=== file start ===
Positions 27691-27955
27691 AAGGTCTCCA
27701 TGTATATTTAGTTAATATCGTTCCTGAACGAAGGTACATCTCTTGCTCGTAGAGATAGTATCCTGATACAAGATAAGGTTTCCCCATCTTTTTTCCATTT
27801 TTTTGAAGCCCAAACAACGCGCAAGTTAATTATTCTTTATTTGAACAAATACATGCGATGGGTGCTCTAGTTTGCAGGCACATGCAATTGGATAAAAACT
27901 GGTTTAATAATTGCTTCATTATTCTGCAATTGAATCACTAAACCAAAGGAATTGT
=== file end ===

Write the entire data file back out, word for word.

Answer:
Positions 27691-27955
27691 AAGGTCTCCA
27701 TGTATATTTAGTTAATATCGTTCCTGAACGAAGGTACATCTCTTGCTCGTAGAGATAGTATCCTGATACAAGATAAGGTTTCCCCATCTTTTTTCCATTT
27801 TTTTGAAGCCCAAACAACGCGCAAGTTAATTATTCTTTATTTGAACAAATACATGCGATGGGTGCTCTAGTTTGCAGGCACATGCAATTGGATAAAAACT
27901 GGTTTAATAATTGCTTCATTATTCTGCAATTGAATCACTAAACCAAAGGAATTGT